To be a flâneur is to live a much more transitional, a much more osmotic existence than most people are comfortable with. The exteriority of the street is our salon; we are no more privately ‘at home’ than in the public sphere. And certainly, there are flâneries and there are flâneries that one might take: the æsthetic quest for the marvellous and the beautiful we undertake by day is very different from the more ruthless, predatory hunt after these same things we undertake by night.

Light (or the lack of it) determines the moral nature of the beautiful and marvellous things we discover in sunlight or in shade.

What comes out of Ms. Levin’s biography is that Mr. Hopper had a predilection for the nocturnal hunt. It more deeply inspired him, which is paradoxical, as his Puritanical Yankee nature reacted with apparent fear and loathing at the moral quality of the beautiful and marvellous things he saw in Paris at night. He was constitutionally unsuited to embrace his eyes’ desires and was self-condemned, like his youthful hero, M. Degas, to artistic voyeurism, flâneuristically sketching his croquis of Parisian mœurs in cafés.

Both Night Windows and Office at Night were products of nocturnal prowls. New York Post film critic Archer Winsten wrote that Mr. Hopper ‘spends a great deal of time walking in the city he loves and has always loved. He likes to look in windows and see people standing there in the light at night. For this same reason he likes to ride on els.’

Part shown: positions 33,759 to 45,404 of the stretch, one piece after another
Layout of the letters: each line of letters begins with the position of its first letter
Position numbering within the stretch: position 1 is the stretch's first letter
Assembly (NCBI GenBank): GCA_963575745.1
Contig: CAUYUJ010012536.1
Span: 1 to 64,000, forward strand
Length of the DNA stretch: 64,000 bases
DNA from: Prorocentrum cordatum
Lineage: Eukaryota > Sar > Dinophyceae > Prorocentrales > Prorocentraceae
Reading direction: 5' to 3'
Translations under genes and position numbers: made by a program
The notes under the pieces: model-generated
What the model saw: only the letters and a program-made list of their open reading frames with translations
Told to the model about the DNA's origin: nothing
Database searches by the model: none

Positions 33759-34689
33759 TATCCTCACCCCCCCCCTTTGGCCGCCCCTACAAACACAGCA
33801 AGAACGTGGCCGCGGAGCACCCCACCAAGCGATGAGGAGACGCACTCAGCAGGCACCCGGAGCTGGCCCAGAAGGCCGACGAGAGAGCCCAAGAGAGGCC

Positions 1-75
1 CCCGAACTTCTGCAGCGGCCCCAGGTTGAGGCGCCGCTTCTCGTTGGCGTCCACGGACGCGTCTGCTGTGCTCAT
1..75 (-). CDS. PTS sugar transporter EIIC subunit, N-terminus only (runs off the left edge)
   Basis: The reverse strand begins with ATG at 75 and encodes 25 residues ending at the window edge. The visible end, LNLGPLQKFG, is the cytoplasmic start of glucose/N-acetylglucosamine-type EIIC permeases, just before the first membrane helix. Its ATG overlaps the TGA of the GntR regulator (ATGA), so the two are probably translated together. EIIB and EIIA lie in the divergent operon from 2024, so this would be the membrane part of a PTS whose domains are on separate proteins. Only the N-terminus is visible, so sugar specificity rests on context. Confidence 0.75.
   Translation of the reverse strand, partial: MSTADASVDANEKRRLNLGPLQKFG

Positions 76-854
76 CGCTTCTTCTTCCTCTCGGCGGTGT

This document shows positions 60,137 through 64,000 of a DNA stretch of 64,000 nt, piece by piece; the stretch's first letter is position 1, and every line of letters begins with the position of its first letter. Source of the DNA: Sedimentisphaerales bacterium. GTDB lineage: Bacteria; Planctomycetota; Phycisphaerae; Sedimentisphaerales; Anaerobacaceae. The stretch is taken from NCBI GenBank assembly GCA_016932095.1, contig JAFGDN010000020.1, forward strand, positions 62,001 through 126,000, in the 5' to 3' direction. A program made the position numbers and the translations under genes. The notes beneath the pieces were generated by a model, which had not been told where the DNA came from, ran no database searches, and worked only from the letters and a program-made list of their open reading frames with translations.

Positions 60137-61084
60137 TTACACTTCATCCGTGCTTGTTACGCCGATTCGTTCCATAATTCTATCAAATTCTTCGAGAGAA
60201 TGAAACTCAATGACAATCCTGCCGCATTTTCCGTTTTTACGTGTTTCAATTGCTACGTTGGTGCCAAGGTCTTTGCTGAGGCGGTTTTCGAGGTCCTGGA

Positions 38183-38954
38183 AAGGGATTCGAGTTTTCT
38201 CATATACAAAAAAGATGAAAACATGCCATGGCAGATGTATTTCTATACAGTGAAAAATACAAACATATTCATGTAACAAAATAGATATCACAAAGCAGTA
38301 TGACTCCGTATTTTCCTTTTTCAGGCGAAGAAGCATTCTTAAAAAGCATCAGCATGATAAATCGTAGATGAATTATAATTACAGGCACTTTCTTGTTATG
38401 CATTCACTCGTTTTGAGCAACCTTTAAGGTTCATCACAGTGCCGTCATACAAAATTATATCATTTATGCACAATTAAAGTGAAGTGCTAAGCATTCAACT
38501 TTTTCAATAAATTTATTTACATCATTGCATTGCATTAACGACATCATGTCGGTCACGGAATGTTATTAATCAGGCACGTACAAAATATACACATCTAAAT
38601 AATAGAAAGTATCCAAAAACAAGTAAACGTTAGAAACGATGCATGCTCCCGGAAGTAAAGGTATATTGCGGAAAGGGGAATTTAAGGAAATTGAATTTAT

Mr. Hopper betrayed himself as the perfect type of the artistic flâneur, the deceptively indolent man of the crowd driven by a deep, barely expressible vision of surreal beauty, when Mr. Winsten asked him what he did—outside of painting—for ‘fun’.

I get most of my pleasure out of the city itself.

—Edward Hopper to Archer Winsten, as cited in Levin (1995, p. 270)

The idea of ‘fun’ is as imponderable to a working artist as to an idle flâneur. Our only pleasure lies in the scopic activity of looking, whether with the fixity of the voyeur, or in fleeting movement, collecting those croquis des mœurs on the run, dashed down in a notebook as poetic snapshots of the city, this ruinous theme park of modernity we are wandering through in a continuous death march. The enforced leisure of our work is our pleasure.

And what makes Mr. Hopper a card-carrying member of this extremely exclusive clique of flâneurial artists is very much his subscription to an æsthetic cause articulated by M. Baudelaire in Le Peintre de la vie moderne; that is, to draw out the eternal from the ephemeral, to ‘crystallize’ or ‘arrest’, as Mr. Hopper said to his wife, ‘a moment of time acutely realized.’